Joanne Lee ’15 illuminates the nuanced factors that come into play when interacting with ESOL students.
[Note: This is still a work in progress, and the author is interested in your response.]
Much of the current discourse on teaching and tutoring ESL students tends to sharply distinguish ESL students from native speakers. Native speakers are held up as a standard against which ESL students are compared, or even worse, as a standard which ESL students can never meet. For instance, such a dichotomy is evident in Muriel Harris and Tony Silva’s advice to Writing Associates: “Tutors need to tell ESL writers that it is unrealistic for them to expect to be able to write like native speakers of English – especially when it comes to the small but persistent problems like articles and prepositions” (510). In this paper, I challenge that binary paradigm through analyses of the current scholarship, my personal experiences, and interviews with five non-native speakers whose experience with academic English range from two to ten years. The first section of the paper provides an alternative to the current binary approach; the subsequent sections offer more specific advice to Writing Associates on ESL students’ grammar, potential, feedback, and comfort levels in peer-advising settings, such as a writing center. A binary approach perpetuates the foreigner status of ESL students, rather than welcoming and equipping them as newcomers to an already established discourse. Instead of treating ESL students differently, Writing Associates should apply the same broad but individualized strategies that they implement for all other writers.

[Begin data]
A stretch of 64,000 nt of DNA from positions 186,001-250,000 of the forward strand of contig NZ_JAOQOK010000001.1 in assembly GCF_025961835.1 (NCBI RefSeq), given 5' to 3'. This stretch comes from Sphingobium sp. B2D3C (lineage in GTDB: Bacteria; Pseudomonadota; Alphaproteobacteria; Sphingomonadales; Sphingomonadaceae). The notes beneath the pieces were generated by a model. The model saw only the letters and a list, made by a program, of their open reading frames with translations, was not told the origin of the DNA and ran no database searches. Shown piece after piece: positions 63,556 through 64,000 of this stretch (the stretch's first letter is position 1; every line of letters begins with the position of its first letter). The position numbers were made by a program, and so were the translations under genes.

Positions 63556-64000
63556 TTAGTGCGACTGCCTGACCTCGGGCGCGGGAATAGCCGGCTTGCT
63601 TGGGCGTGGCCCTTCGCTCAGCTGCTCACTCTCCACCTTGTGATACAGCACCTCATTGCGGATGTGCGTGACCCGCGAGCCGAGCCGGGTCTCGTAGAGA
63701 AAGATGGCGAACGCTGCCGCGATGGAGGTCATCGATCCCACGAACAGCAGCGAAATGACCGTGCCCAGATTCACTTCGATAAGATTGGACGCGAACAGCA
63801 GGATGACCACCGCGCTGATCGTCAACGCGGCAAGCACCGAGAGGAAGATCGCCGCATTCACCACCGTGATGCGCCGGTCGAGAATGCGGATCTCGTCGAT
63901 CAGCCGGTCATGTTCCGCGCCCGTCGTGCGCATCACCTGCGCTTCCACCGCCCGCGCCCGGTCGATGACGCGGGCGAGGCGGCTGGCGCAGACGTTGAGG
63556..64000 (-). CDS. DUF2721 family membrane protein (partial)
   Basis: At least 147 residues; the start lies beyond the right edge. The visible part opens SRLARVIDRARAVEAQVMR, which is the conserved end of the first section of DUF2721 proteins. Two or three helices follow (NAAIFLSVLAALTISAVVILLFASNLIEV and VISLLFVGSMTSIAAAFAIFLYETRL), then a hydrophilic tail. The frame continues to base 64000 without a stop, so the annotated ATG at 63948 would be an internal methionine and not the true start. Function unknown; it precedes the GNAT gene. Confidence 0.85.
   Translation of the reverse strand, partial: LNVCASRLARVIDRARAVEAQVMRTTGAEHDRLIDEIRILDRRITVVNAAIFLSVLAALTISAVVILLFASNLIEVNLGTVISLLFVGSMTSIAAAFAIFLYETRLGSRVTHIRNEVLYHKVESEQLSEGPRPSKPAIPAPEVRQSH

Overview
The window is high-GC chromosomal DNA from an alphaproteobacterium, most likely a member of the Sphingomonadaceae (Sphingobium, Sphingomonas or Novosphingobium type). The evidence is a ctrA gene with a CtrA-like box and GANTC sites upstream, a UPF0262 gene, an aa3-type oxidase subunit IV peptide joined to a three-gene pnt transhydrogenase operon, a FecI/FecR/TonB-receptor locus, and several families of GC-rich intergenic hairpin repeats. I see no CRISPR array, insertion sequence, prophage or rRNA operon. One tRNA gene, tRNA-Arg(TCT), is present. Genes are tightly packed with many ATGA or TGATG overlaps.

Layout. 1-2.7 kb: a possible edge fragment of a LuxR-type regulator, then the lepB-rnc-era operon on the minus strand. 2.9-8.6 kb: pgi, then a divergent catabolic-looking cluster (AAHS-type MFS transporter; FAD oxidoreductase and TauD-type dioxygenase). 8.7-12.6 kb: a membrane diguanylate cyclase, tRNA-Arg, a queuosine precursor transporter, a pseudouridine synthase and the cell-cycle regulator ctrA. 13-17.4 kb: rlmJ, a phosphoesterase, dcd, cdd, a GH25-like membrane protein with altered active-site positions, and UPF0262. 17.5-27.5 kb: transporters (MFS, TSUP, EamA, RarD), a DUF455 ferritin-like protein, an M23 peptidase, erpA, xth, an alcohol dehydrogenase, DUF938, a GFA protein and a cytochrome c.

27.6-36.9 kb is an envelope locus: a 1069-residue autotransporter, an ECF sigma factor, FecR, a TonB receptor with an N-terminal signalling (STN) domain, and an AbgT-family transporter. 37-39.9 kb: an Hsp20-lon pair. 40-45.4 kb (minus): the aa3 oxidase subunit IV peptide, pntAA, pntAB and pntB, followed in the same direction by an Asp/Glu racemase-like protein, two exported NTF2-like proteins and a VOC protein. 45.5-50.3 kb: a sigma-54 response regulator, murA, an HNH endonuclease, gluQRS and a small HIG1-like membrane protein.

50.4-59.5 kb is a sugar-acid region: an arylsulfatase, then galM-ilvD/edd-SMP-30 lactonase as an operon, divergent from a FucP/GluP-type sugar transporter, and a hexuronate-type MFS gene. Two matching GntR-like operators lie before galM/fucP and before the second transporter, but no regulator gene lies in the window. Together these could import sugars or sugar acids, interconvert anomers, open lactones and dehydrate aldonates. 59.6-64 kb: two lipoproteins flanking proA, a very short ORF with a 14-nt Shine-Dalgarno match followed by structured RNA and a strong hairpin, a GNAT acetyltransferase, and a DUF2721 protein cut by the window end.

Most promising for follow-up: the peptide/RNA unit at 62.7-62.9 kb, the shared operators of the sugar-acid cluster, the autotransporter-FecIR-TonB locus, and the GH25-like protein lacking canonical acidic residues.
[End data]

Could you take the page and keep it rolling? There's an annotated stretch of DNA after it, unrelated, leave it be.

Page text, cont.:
Novices, Not Aliens